It’s the day after Thanksgiving—“Black Friday,” as the media calls it. We are taking care of our three grandchildren—Natalie, age 8 (in 3 months), Zach, age 9 (in 2 months), and Dylan, age 11 (in 20 days).
Natalie and I have pie for breakfast. I have pumpkin with huge clouds of whipped cream—the kind that squirts from a can. Natalie has Marie Callender razzleberry, a family favorite, without whipped cream. She had four slices yesterday. She will undoubtedly bargain for another piece after lunch. Good thing I baked two.
The boys have not had pie, but I've found silver wrappers and ribbons from Hershey’s kisses lying around. That was the dessert for non-pie lovers, and they have been sneaking candy from the freezer.
Nathan, our autistic adult son, is foraging for food—his favorite pastime. He loves pie, both kinds.
Mollie, our Lhasa-poo, is harassing Mikey, the kids’ tiger cat, and Mikey is inviting the harassment. Occasionally, they stop to sniff each other—curiosity overcoming the natural dog-cat animosity.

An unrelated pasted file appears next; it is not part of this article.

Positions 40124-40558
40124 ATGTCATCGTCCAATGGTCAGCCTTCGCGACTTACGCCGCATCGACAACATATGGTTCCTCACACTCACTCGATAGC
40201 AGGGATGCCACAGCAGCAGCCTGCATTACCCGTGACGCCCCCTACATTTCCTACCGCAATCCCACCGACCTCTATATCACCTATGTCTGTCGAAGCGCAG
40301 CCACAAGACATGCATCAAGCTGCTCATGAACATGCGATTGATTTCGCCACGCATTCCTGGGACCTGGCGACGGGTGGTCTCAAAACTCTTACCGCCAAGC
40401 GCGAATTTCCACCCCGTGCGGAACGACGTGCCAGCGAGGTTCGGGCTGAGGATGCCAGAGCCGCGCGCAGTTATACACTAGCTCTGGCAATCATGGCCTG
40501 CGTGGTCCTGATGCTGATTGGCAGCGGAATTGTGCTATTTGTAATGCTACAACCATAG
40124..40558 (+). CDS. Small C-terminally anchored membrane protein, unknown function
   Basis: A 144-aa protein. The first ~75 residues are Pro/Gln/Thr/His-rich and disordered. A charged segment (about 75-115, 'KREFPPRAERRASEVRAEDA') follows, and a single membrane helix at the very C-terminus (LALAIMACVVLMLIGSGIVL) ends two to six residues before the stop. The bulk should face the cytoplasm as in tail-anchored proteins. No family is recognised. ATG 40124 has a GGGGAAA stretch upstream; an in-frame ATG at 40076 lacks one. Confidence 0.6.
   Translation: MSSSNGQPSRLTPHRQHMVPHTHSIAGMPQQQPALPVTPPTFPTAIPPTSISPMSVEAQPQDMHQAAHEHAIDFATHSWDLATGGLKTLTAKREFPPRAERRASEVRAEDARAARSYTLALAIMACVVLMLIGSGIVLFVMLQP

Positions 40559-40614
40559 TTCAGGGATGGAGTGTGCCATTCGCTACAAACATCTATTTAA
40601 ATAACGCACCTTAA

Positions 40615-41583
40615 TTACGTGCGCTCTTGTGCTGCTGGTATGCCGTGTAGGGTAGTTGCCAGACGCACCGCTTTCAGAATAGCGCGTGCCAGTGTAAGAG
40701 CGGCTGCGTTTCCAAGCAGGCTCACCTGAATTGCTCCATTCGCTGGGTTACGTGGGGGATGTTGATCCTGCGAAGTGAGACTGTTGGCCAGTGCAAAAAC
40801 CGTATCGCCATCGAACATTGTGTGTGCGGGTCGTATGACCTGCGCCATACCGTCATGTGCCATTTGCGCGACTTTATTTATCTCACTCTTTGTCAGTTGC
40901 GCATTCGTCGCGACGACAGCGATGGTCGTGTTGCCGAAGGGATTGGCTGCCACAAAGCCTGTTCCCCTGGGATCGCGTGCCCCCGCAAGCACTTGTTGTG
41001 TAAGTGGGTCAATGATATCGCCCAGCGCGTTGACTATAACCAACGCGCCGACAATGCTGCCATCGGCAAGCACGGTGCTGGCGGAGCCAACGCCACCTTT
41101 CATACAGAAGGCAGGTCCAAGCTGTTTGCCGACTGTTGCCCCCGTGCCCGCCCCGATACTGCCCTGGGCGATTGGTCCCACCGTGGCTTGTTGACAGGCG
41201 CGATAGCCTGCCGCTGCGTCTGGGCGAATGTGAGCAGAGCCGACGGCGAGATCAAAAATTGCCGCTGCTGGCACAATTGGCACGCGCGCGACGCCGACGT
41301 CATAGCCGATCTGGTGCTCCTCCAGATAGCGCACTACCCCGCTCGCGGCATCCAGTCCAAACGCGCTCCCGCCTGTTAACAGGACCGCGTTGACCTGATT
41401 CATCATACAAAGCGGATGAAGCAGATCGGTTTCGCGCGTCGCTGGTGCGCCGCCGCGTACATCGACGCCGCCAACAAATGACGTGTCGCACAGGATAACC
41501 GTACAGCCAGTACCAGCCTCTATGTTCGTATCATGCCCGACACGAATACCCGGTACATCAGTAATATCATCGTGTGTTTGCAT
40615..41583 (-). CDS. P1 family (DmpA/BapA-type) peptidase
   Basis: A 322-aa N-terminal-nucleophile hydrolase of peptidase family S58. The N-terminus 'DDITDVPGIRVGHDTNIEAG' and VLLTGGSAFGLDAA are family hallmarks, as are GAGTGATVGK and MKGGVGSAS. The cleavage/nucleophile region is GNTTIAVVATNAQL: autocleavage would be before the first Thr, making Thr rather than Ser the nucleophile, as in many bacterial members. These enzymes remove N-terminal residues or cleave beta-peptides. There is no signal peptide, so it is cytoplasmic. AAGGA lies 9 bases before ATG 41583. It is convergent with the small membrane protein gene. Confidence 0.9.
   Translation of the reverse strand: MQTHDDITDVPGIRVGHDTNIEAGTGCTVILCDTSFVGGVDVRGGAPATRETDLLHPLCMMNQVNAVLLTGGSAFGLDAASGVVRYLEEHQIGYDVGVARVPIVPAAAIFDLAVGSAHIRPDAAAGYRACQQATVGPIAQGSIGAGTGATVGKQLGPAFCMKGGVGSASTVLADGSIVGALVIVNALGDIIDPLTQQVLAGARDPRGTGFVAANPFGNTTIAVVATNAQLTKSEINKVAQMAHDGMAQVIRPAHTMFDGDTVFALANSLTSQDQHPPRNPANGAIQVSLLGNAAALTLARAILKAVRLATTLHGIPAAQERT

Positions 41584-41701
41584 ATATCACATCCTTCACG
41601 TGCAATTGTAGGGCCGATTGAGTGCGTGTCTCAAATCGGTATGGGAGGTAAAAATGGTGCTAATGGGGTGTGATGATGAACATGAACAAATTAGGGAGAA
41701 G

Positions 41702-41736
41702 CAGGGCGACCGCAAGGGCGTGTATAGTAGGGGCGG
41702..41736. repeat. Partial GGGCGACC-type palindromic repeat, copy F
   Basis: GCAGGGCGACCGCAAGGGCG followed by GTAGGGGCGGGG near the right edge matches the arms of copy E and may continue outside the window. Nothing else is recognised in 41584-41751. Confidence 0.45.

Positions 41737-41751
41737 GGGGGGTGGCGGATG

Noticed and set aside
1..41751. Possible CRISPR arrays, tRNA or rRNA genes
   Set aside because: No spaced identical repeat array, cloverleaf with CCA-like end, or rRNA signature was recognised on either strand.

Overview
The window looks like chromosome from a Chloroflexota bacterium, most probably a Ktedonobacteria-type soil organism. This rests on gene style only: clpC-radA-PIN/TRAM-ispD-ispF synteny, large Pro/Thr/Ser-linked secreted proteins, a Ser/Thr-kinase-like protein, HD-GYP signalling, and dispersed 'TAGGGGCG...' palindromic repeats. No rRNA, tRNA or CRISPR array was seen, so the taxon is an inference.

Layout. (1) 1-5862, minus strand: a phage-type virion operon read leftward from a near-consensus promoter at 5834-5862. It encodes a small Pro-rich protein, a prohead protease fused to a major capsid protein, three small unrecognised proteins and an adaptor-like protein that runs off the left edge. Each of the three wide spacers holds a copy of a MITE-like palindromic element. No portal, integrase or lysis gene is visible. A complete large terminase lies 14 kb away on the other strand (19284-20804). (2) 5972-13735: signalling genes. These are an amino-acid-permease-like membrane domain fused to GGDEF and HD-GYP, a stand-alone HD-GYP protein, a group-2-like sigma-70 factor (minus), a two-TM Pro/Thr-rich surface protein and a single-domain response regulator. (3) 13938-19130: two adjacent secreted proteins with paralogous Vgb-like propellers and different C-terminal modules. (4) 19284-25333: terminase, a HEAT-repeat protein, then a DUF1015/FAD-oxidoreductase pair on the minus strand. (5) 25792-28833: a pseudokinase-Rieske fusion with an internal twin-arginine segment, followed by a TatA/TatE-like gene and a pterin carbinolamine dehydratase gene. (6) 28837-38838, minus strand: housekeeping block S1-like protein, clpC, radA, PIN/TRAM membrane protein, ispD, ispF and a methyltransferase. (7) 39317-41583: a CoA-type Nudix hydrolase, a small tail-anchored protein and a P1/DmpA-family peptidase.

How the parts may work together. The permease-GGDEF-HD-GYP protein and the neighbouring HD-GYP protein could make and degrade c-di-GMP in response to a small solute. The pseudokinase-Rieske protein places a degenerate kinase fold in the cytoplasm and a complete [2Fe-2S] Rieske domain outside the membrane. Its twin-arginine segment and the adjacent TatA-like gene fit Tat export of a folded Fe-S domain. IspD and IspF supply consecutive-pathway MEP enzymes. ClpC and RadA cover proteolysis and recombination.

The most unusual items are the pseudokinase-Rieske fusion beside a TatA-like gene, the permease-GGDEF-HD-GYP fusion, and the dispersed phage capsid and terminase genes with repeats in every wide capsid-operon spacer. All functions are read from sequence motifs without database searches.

Dylan runs through the house periodically, talking baby talk to Mikey and Molly (“M & M”). He wavers between pre-teen cynicism and innocent joy. Zach, as usual, is entranced by a computer game, but makes a kitchen stop for grapes and a brief spat with Natalie. (Who hit who first?) Zach is getting along with Dylan today. He wavers between hero worship of and bitter disputes with Dylan, often about the Wii or other electronic games.
Natalie plunks the Christmas suggestion box on my half-solved crossword puzzle, insisting that I might want to read the contents. She has put in a lot of suggestions. The boys haven’t put in any. They are too busy with computer games.
Natalie is watching a show about women shopping for wedding dresses. (I worry that her interest in this program means that she will do something rash like get married at age 16.) She discusses the dresses with her grandpa. I smile when I hear him give his opinion that one is too ruffled and frilly. He walks into the kitchen and says, “I had planned to go to my office this morning—and here I am watching a show about dresses.” I am relieved when Natalie abandons the show and demands a turn on the computer.
My husband takes Nathan for a walk, and then escapes to his office, leaving me as referee among opposing forces and unreliable guardian of candy and pie.
At lunch, Dylan tells me a joke:
Dylan: Grandma, you need to call a doctor for me.
Me: Why is that?
Dylan: My butt has a crack in it, and I need a new one.
Tell me this isn’t better than venturing out into the shopping hordes where crazy ladies might assault you with pepper spray.